Fortunately, as stated before, the barrel is very large, and we don’t have to live an existential life. We can take counter-measures. The water can be purified and the leaks repaired. To an apt pupil that is called due diligence.
Employable persons have a wide range of qualities that they offer the employer. It’s not just their resume of coding skills, but what can be detected by the interviewer of the individual’s aptitude for the job.
Bottom line, develop all your assets, not just coding skills. Communication is key; numeracy is paramount; social awareness is crucial; scientific awareness is critical; and, self-awareness is tantamount. Nothing in life is handed to us on a platter, and a piece of paper or particular accomplishment does not buy us a ticket on a first class voyage. Sometimes effort is rewarded, sometimes not. The apt pupil would treat this assertion with positivity and optimism, then pour all their energy into moving forward by whatever means.
Brakes on, please. Observe as a non-participant, and learn. Step by step that learning may be applied in future lessons.
Don’t ever confuse interest with ambition and never place limits on either.
It is almost impossible for me to believe, that a person with Basic Algebra, Basic science, no engineering skills, and just CodeCademy can land a Software Engineer II (software engineer 2) job at IBM, Google, Etc.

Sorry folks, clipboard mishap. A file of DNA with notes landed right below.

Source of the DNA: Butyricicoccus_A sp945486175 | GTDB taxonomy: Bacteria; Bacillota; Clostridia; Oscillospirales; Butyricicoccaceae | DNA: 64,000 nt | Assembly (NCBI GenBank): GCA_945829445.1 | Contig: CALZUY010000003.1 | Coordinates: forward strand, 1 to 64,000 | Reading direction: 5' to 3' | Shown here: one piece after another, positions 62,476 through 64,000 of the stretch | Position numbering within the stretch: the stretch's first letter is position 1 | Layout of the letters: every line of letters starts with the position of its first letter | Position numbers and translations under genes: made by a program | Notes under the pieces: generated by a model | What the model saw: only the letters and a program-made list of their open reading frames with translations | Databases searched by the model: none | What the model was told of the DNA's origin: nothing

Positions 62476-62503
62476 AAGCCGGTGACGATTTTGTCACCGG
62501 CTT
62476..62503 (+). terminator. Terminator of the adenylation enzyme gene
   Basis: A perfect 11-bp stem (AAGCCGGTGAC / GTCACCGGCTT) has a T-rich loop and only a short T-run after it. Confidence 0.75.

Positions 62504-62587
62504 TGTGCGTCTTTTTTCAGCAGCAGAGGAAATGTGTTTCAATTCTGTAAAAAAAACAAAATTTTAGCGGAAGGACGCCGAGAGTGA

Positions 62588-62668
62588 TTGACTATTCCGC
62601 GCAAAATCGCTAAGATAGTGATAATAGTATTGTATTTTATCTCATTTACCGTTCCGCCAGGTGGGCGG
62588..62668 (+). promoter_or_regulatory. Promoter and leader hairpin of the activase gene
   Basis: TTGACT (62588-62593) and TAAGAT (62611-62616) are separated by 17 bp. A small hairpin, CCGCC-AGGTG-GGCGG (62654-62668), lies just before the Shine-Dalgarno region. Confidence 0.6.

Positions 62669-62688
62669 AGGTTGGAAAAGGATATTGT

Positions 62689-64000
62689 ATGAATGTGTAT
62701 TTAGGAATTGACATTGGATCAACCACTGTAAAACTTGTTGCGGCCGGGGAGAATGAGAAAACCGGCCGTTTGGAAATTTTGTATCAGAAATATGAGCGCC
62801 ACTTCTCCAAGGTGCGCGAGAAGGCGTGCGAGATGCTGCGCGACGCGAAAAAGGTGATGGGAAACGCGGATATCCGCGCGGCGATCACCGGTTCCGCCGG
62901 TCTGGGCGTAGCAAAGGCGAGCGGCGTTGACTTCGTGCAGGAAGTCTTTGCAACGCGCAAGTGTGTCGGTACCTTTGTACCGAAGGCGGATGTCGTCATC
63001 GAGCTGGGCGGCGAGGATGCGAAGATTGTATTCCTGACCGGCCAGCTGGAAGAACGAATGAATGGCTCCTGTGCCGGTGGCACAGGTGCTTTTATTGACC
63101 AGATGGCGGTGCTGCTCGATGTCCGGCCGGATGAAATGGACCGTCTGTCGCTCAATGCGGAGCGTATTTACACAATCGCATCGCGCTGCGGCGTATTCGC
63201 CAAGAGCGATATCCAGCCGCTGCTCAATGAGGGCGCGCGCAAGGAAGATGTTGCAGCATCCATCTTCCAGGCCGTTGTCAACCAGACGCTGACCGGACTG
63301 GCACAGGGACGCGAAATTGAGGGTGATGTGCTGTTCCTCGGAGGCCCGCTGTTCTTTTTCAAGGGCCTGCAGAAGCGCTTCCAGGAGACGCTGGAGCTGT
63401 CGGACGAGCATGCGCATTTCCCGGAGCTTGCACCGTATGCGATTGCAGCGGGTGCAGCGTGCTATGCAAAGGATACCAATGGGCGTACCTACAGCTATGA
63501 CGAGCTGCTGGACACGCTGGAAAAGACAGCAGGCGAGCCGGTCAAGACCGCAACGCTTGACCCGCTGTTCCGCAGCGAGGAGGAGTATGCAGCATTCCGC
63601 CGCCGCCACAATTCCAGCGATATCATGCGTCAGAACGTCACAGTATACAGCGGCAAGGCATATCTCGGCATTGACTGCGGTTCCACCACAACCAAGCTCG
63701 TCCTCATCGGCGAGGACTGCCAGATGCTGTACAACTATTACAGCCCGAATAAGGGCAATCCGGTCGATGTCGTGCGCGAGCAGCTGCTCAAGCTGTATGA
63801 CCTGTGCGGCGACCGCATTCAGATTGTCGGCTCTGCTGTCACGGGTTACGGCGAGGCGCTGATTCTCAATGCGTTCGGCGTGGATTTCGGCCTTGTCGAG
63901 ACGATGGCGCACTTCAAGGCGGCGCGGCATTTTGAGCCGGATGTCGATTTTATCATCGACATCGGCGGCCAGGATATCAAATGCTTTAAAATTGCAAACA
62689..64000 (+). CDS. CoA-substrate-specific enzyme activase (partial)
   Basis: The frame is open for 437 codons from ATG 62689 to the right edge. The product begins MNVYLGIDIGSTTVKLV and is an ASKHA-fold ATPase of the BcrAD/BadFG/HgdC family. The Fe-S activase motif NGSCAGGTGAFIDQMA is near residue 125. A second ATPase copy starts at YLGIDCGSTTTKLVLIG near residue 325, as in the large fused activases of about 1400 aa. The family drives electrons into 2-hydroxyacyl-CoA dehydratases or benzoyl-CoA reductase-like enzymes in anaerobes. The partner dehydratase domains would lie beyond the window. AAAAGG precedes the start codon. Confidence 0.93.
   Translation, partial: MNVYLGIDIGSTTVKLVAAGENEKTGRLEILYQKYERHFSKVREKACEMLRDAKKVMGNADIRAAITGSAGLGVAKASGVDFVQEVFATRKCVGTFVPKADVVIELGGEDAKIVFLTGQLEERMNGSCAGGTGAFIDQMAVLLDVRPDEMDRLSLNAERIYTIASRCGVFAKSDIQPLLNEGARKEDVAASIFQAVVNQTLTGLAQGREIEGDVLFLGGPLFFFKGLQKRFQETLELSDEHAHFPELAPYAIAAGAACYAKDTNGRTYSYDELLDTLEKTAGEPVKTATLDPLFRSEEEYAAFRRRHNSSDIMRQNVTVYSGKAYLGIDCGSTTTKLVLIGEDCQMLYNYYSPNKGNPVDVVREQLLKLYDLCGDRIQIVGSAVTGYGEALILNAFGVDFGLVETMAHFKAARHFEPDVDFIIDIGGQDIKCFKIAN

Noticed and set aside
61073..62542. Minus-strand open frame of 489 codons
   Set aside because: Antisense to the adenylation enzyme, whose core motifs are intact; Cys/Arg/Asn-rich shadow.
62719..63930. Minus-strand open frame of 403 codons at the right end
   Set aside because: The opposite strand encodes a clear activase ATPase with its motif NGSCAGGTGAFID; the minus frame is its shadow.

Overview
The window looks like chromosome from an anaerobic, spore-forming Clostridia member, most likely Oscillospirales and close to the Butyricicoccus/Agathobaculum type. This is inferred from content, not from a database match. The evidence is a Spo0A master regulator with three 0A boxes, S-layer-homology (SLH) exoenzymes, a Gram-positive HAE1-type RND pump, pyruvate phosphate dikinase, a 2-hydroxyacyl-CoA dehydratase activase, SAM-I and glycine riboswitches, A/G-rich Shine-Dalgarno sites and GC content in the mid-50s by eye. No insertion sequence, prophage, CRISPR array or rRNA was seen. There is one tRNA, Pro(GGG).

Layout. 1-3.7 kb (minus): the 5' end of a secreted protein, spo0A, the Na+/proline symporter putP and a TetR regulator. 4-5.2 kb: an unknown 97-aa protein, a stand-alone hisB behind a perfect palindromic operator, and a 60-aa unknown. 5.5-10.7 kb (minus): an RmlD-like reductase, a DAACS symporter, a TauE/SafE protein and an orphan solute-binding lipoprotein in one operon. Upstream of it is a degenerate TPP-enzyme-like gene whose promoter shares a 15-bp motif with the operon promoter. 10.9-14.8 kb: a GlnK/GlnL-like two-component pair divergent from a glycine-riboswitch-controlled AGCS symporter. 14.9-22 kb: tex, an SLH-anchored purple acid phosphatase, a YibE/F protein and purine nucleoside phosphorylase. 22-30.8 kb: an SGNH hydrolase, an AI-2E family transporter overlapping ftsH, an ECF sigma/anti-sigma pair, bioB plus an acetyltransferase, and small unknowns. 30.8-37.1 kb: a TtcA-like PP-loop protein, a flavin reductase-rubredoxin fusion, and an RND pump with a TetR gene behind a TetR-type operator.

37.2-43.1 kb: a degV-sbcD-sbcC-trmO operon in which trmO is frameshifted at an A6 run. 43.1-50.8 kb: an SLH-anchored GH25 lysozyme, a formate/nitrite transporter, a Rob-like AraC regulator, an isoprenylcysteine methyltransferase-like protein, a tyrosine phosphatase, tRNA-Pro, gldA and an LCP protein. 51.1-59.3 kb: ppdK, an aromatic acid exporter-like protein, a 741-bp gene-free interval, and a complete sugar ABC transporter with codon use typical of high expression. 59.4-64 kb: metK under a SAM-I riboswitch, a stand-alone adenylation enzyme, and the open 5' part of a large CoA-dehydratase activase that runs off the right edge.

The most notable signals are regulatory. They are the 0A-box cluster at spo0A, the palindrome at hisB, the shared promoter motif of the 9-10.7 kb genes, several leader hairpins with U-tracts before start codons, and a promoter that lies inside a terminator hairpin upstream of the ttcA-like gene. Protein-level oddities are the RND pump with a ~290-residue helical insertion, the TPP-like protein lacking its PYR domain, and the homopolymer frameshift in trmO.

Many of my friends and family have gotten web development/Light Programming jobs without any college education or without advanced college-level skills. But for people who want High-Level jobs, Job security, and the ability to make lateral and even vertical moves at will REQUIRE knowledge, Intelligence, and unique thinking skills. @mtf touched on this in his reply.
Some of the greatest minds in technology Had no college education, But the knew their stuff. They were smart. And they had very unique thinking abilities. And while most of them didn’t go to college, Most of them QUALIFIED for colleges like Harvard, Penn, Duke, Yale, MIT.
Not everything. It gets you the basics that will help you understand, and be able to perform things in the language.
You can’t just be smart. You also need to put the effort in. Someone could be smarter than you, but if you work harder you could get that job, and that person wouldn’t because they put in much effort.
I was viewing it like Smart=Wise. But in terms of knowledge, you are correct someone who works harder and has less knowledge will most certainly beat someone who is lazy or isn’t working as hard and has a lot of knowledge.
Intelligent is the easiest of these words and one applies the word to refer to a person having thinking and analyzing ability. … Wise is a word that connotes a person who has a lot of knowledge and wisdom .
I was telling you why I used the word smart. Intelligence in peoples minds is often measured by IQ which is a fallacy, that’s why I didn’t use that word. I should have used wise to be less misleading. Wise people tend to work hard, actually, almost all wise people work hard.
Some people have gotten jobs here from Codecademy. Check this category:
It doesn’t educate you in everything you need? Does it at least give you enough basic knowledge here?
Link me one. I literally just read through Three that either got a low-level web development job (nothing wrong with that but proves my point) or another one that had a high level of non-Software related education.
Welcome to Codecademy Dave!
Yes, it will give the basic knowledge needed here. Not everything at least, but most.